Deadlock on debt ceiling could delay Social Security and Medicare payments


U.S. Senate Minority Leader Mitch McConnell, R-Ky. ; House Speaker Kevin McCarthy, R-Calif.; President Joe Biden; and Senate Majority Leader Chuck Schumer, DN.Y., meet in the Oval Office on May 9, 2023 to discuss the debt ceiling.

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The United States could be weeks away from being unable to pay its bills – an event which, if it occurred, would likely be accompanied by significant and painful financial consequences for American households.

Among the ramifications of a standoff over the debt ceiling, any payments issued by the federal government — like Social Security, Medicare, tax refunds, military paychecks and many more — may be delayed.

To illustrate, if the United States only has 80 or 90 cents for every dollar it owes, it will be forced to defer some payments.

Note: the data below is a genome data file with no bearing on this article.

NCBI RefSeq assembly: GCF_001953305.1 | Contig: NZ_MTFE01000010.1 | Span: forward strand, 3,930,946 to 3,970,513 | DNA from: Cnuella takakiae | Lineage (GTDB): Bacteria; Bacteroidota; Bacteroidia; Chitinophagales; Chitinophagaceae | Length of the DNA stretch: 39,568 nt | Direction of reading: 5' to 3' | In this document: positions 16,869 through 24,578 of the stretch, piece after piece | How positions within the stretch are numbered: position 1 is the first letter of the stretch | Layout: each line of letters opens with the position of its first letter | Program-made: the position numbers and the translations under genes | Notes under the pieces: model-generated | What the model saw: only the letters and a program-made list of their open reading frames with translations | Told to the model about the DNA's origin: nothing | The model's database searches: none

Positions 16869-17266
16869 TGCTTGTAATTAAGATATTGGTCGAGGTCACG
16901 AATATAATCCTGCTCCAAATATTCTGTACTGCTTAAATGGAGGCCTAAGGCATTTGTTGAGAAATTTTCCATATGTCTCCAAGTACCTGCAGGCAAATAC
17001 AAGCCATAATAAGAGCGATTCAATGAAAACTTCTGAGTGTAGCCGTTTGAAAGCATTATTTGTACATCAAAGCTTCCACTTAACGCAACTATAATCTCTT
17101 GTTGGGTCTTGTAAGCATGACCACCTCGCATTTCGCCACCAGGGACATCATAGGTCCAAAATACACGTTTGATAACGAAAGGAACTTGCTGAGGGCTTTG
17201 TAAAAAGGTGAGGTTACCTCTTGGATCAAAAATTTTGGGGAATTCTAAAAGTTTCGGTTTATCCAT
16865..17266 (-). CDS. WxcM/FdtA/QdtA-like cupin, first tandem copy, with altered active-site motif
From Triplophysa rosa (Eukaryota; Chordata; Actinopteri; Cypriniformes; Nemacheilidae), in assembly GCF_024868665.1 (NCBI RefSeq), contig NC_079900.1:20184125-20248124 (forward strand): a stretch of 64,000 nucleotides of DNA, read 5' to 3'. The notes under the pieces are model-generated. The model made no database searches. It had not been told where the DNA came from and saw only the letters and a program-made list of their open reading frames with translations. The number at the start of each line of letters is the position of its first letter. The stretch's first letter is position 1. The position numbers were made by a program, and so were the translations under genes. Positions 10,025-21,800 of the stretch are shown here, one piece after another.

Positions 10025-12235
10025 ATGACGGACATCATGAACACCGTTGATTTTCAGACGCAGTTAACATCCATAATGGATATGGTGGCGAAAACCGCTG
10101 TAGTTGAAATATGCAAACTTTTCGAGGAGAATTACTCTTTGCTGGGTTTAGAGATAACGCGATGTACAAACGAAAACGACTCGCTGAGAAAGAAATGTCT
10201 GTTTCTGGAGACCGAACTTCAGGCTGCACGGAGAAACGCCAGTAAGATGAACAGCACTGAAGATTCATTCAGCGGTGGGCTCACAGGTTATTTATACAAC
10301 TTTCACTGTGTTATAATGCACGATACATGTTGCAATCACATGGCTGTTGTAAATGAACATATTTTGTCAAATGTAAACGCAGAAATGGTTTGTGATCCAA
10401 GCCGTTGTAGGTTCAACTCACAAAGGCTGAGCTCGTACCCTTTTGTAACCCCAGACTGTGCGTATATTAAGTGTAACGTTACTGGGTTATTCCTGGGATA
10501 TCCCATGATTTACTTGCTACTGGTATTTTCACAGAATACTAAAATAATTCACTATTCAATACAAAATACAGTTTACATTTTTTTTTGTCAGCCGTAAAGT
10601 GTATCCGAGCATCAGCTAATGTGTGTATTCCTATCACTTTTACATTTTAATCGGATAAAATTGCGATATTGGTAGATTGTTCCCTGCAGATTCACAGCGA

“Someone is getting hurt,” said Michael Pugliese, senior economist at Wells Fargo Economics.

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There are many unknowns: how long a possible delay will take or whether the government would prioritize certain payments, for example. The United States has never been in this situation, and the government has not released a public roadmap outlining its response, which means there are a number of guesses involved.

“We’re looking at some sort of contagion effect,” said Rachel Snyderman, senior associate director of economic policy at the Bipartisan Policy Center, a think tank. “The degree of contagion is unknown.”

Why a standoff can delay federal payments

US Treasury Secretary Janet Yellen on April 21, 2023 in Washington.

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The United States finds itself in this situation due to a political impasse related to the debt ceiling, also known as the debt limit. This cap is the amount of money the United States is allowed to borrow to pay its bills.

The nation has a budget deficit, which means it spends more than it earns in revenue. It therefore has to borrow money to meet its obligations.

Congress periodically raises or temporarily suspends the debt ceiling to avoid the other scenario: a default on the national debt and other federal payments.